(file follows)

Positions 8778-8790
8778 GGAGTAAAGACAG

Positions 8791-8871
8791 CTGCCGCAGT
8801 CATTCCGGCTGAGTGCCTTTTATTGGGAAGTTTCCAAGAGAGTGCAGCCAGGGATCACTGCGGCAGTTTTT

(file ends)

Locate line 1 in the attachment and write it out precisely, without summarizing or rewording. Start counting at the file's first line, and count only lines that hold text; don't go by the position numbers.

Positions 8778-8790